Jay Leno and David Letterman should take lessons from one of the newer talk-show hosts on the block: Isaac Mizrahi. The garrulous fashion designer has been chatting up celebrities on the TV channel Oxygen for nearly three seasons now (new episodes start next week), and with his artfully disheveled hair and artless charm, he has a real way with getting stars to talk about, well, anything.
And do anything -- that may be part of the trick. The star of the 1994 documentary Unzipped, Mizrahi is in constant, fluttery motion -- kvetching, quipping, slobbering over his dog -- and The Isaac Mizrahi Show has the same delightfully hyperactive quality as its host. "Talk is better when you're doing something," he says in the intro to his show. And so his celebrity guests come over to the all-white studio and they do things: Rosie O'Donnell gets a haircut, Natalie Portman helps him wash his dog, Tammy Faye Bakker gives makeup tips. The distractions provide entertainment value and seem to put his friends -- and they do seem more like friends than talk-show guests -- at ease. Freed from that weird desk-y format -- the host hiding his gut behind a giant oak monstrosity, the interviewee carefully crossing her legs with the top leg hovering over the bottom leg so as not to squish and reveal cellulite -- his guests wind up confiding all manner of juicy details.
The host has something to do with it. Mizrahi is always himself: proudly out, fretfully Jewish (while inventing the "Isaac Mizrahi" sandwich at a New York deli, he tries out a peanut butter and pastrami sandwich, lamenting guiltily, "It's very goyishe," before sinking his choppers into it), slightly neurotic and very funny. His celebrity guests always wind up being themselves, too. They forget about trying to be normal, to be down with the people. They reveal their true odd celebrity selves, with their strange diets (Margaret Cho eats "live food") and fancy lives (Rosie O'Donnell recounts with horror her son's reaction to riding a regular plane: "So loud!"; and "Who are all these people?").
Even Mizrahi's appearance is disarming, which is surprising considering his vocation. In the intro to each show, he's wearing a screamingly ugly orange shirt. His outfits during the episodes are similarly odd, lots of short-sleeved polo shirts with the collars turned up, for example. He seems to have the occasional little accessory or outfit that is so ugly -- the white do-rag, the hot-pink cardigan with yellow shirt -- it must be fashionable, in that Sex and the City sort of way.
Like that HBO hit, half the fun of Mizrahi's show is the sex talk. Andy Dick talks about being "trisexual" -- he'll try anything once. Immediately branding himself as the most imperceptive man on earth, Dick expresses surprise that Mizrahi is gay. "I sort of emerged gay," says the host. Rosie O'Donnell speaks about being berated for not coming out, and explains her crush on Tom Cruise: She didn't want to "do the nasty" with him, she wanted him to mow her lawn. Mizrahi, of course, crows that he did have the "nasty" fantasy himself. His unruffled, good-natured openness about sexuality -- his and that of his guests -- is refreshing and effective. By talking about intimacy, Mizrahi manages to create a little more of it in his interactions with guests. He's fulfilling his interviewer mandate but he's also performing a great public service by treating sexuality and queerness as normal, if intriguing, parts of life.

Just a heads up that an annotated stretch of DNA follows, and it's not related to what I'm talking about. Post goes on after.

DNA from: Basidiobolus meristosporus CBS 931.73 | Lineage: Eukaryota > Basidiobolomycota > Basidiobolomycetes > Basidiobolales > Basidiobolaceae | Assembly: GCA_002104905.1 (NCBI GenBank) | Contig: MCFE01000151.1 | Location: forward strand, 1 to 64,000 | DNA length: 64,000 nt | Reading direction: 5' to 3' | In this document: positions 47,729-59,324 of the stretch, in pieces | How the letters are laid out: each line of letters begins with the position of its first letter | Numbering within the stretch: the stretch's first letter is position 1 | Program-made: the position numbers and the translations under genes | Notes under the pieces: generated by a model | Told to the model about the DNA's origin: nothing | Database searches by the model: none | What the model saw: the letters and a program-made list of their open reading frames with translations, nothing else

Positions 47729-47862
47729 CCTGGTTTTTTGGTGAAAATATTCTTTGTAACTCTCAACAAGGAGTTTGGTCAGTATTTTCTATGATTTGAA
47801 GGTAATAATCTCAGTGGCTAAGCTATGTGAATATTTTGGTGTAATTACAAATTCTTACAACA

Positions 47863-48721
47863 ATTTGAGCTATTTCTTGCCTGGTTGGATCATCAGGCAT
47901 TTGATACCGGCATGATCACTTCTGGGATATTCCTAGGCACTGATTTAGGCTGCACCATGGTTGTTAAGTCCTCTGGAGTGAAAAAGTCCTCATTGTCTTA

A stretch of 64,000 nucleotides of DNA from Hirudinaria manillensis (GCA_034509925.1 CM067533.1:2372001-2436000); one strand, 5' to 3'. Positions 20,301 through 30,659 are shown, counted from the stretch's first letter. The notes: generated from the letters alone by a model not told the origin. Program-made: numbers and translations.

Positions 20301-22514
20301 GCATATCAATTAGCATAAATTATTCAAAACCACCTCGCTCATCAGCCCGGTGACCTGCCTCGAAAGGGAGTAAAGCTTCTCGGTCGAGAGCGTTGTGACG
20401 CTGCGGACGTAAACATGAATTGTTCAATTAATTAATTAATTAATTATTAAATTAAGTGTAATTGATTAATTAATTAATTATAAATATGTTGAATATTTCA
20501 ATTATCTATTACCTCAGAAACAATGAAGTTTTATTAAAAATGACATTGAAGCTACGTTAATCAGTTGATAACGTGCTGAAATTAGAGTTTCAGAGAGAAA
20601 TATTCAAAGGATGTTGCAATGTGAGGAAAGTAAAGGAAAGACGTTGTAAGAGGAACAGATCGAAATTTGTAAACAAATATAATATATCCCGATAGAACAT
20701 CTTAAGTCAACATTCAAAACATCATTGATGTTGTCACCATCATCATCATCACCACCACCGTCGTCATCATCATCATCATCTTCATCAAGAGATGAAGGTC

Mizrahi is just as direct about other topics most hosts wouldn't touch. "You had a drug problem and an alcohol problem," he says to Cho, to get her to talk about a dark period in her life. And it works -- this approach free from hemming and hawing, this kind and matter-of-fact acknowledgment of trauma. Cho recounted her childhood shame of her Asian mother; O'Donnell opened up about her depression. "My family's Irish Catholic," she says, by way of explanation. "Ahh," Mizrahi replies. He's the Swiss Army knife of talk-show hosts -- part counselor, part kindergarten teacher, part designer and part entertainer. And he can teach you to knit, too.
Perhaps the show is best summed up by one touchingly comic scene from last year. O'Donnell is getting her haircut, and the stylist is hacking away at her thick mane. She's talking about her kids, how when they came into her life, it was like the moment The Wizard of Oz was transformed from black and white to color. "Color saturated my world," she says. It's an unexpectedly tender moment. The next second, Mizrahi gets all up in her hairdo, O'Donnell's yelling, the stylist is huffing at being bossed around. Mizrahi definitely has heart. But whether Sarah Jessica Parker is letting him feel her breasts to see if they're real (they are), he's adding five slices of bacon to a sandwich, wanting to build the Isaac Mizrahi bridge in Queens, or exclaiming "Faaaabulous!" or "Shut up!" for the millionth time, Mizrahi's a hoot, too.
Noy Thrupkaew writes about culture for the Prospect and TAP Online.
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